House passes temporary budget bill in effort to avert shutdown

Divisions remain in Senate; deadline Friday at midnight.


House Republicans pushed through a bill Thursday to keep the federal government open for another four weeks after GOP leaders promised to boost defense spending in a separate bill next month.

By a vote of 230-to-197, the House sent the bill to Senate where Democrats have vowed to block it because it does not offer legal guarantees for the children of undocumented immigrants, a program known as the Deferred Action for Child Arrivals, or DACA.

Because the bill needs 60 votes to win Senate approval, the federal government could partially close at midnight Friday for the first time since 2013 if the bill collapses in the Senate. But Thursday’s House vote intensifies pressure on the Senate to keep the government open.

RELATED: Collision likely on child insurance bill

Senate Democrats such as Sherrod Brown of Ohio are likely to support the temporary spending measure because it extends for six years a program he strongly supports that provides health coverage to 220,000 low-income children in Ohio.

The program, the 1997 Children’s Health Insurance Program, known as CHIP, is popular with both political parties while governors such as Republican John Kasich and Ohio hospitals have beseeched Congress to extend the program. It expired at the end of last September, forcing Congress to extend it with temporary spending measures.

The major obstacle for House Republicans was their insistence that billions of additional federal dollars be provided for national defense. Under a 2013 law aimed at restraining spending, the government could not spend more $549 billion for defense in the 2018 federal spending year.

RELATED: Area ‘dreamer’ rallies to support DACA

House Speaker Paul Ryan, R-Wis., was able to persuade defense hawks such as Rep. Mike Turner, R-Dayton, to support the bill, even though it does not include additional military spending. But Turner said Ryan pledged to add to military spending when the full budget is approved this year.

Turner said “we’re in the sad position of having to vote for another” temporary bill “which shortchanges our men and women in uniform.” However, he said Ryan has “a strong commitment for a two–year funding package for our military that is in the best interest of our military.”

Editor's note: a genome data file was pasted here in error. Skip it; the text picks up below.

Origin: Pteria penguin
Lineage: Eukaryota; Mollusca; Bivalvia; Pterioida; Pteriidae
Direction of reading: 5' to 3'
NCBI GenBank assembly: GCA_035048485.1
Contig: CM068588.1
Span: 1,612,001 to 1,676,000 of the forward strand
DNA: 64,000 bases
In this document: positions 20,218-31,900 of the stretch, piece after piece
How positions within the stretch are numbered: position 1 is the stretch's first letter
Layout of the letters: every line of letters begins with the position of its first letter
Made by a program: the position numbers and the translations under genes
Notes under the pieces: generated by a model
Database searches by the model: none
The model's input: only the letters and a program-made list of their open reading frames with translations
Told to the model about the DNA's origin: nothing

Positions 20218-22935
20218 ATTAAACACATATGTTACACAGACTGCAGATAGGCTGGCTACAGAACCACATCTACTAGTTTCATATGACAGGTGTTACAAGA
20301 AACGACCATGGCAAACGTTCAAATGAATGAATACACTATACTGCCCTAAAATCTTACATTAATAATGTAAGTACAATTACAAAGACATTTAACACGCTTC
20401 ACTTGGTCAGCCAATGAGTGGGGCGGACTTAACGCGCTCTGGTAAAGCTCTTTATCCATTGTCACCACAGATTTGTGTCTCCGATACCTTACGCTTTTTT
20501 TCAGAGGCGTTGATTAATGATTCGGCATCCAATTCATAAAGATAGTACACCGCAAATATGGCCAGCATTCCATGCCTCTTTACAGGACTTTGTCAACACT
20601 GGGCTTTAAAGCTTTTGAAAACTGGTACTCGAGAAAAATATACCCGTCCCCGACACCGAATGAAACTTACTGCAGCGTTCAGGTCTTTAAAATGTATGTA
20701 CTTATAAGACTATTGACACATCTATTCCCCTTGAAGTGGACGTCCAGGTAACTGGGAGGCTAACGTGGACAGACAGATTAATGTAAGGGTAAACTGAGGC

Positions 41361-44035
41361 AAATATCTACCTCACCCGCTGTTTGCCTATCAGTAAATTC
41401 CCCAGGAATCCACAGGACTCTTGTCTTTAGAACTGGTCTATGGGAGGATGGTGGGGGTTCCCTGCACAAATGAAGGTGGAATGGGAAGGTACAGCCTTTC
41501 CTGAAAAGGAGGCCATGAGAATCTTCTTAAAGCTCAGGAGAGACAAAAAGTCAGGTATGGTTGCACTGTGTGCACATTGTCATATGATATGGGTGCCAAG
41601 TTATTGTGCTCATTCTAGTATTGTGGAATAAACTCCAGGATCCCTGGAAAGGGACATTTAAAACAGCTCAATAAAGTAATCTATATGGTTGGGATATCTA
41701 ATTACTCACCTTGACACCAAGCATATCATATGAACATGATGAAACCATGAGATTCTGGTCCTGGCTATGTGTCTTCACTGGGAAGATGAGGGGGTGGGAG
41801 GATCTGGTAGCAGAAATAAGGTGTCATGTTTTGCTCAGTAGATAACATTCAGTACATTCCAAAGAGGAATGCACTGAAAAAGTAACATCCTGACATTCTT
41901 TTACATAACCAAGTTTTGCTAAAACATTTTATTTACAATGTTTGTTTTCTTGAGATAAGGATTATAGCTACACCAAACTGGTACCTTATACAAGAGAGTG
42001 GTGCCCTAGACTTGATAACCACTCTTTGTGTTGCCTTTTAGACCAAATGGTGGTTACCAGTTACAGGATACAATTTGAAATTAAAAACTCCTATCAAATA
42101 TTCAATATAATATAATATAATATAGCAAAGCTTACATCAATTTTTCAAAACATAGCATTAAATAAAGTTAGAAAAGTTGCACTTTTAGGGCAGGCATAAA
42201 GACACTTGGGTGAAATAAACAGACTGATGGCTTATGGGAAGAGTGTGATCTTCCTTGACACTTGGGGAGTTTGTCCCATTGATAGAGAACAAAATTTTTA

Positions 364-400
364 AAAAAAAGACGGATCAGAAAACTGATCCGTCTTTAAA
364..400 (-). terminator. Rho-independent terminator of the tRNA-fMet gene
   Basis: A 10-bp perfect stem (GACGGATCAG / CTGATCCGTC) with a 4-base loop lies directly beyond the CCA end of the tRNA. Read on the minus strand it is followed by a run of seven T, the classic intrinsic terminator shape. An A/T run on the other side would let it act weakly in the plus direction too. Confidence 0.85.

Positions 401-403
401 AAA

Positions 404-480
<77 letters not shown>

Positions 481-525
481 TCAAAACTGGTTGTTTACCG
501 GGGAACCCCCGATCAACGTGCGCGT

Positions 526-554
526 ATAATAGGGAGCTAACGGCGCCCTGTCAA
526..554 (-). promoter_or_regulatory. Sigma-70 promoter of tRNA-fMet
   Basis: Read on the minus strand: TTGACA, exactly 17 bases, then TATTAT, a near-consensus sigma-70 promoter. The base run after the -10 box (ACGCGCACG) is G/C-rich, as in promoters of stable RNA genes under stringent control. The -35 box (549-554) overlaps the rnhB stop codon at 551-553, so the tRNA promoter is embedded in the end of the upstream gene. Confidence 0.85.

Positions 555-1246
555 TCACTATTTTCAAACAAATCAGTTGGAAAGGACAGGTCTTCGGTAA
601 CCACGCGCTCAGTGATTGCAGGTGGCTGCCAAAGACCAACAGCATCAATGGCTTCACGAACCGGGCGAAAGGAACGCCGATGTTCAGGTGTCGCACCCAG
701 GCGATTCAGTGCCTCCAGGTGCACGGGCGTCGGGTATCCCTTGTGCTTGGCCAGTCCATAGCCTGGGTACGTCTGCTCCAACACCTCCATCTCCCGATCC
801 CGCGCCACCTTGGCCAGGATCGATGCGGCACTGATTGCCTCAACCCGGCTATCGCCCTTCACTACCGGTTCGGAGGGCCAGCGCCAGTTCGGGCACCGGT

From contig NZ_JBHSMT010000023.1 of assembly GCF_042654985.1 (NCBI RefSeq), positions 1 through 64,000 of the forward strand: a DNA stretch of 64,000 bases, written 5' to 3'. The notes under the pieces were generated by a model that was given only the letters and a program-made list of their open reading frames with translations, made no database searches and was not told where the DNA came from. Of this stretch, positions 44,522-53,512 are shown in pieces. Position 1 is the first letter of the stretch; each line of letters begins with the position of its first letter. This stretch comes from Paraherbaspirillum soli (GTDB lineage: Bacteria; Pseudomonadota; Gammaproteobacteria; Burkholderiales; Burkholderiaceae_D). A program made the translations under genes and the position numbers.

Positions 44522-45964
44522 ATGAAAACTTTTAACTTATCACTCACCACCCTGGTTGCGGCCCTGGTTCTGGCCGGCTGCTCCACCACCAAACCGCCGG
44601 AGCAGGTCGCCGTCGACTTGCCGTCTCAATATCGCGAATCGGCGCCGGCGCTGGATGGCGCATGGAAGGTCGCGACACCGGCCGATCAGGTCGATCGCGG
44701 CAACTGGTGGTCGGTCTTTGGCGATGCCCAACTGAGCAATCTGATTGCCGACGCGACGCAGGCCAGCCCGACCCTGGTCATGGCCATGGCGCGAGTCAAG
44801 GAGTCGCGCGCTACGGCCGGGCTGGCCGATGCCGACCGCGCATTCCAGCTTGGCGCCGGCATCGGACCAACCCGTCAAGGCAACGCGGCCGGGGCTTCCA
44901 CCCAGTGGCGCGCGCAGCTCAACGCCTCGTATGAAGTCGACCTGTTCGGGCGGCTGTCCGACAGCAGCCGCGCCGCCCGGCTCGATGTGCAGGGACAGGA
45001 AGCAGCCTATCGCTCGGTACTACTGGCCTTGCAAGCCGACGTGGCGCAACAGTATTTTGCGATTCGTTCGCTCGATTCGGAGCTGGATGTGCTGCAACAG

Area Republicans Turner, Jim Jordan of Urbana and Warren Davidson of Troy all voted for the bill. Democrat Joyce Beatty of Columbus joined other Democrats in opposing the measure.

Until late Thursday, Ryan’s pledge was not enough to win the backing of the House’s most conservative Republicans, such as Jordan.

But President Donald Trump and Ryan finally convinced opposition Republicans to vote for the bill by promising to boost Defense spending by $80 billion and permit a floor vote on a conservative-backed immigration bill.

RELATED: Five things to know about a government shutdown

If the government shuts down Friday night, the mail would get delivered, the post offices will remain open, the Army, Navy and Air Force operate with critical personnel reporting as usual, and Americans receive their Social Security checks. Medicare and Medicaid departments also continue to function.

Ohio in 2016 had 77,400 federal employees, of which 5,250 were on active duty with the Air Force. Air Force civilian employment was 13,838, almost all at Wright-Patterson Air Force Base near Dayton

In the past, civilian workers were furloughed, although they were paid when the government re-opened. In the 2013 shutdown, 50 workers at the Defense Supply Center were furloughed.

Wright-Patterson is the largest single-site employer in Ohio with more than 27,000 employees — the vast majority of whom are civilians — and touts a regional economic impact greater than $4 billion.

The National Museum of the U.S. Air Force, one of the state’s biggest tourist attractions, would close until a funding deal is reached, a spokesman has said.

The vote highlighted what has become a recurring drama in Washington, confirming once again voters’ fears that the federal government seems to lurch from one budgetary crisis to the next.

Both parties have used the threat of government closures as leverage to win passage of measures that have little or no impact on the budget. Both sides essentially are waiting for the other side to fold, which tends to increase the power of the far right and far left to prevent government from remaining open.

But with the stock market roaring and the economy expanding, there is intense pressure from Wall Street and U.S. companies on Washington to settle their differences without the chaos created by a partial government shutdown.

After a confusing presidential tweet created today doubts about whether the White House backed the bill, White House deputy press secretary Raj Shah said Trump “supports the continuing resolution introduced in the House.”

“Congress needs to do its job and provide full funding of our troops and military with a two year budget caps deal.” Shah said. “However, as the deal is negotiated, the president wants to ensure our military and national security are funded. He will not let it be held hostage by Democrats.”

Staff Writer Barrie Barber contributed to this report



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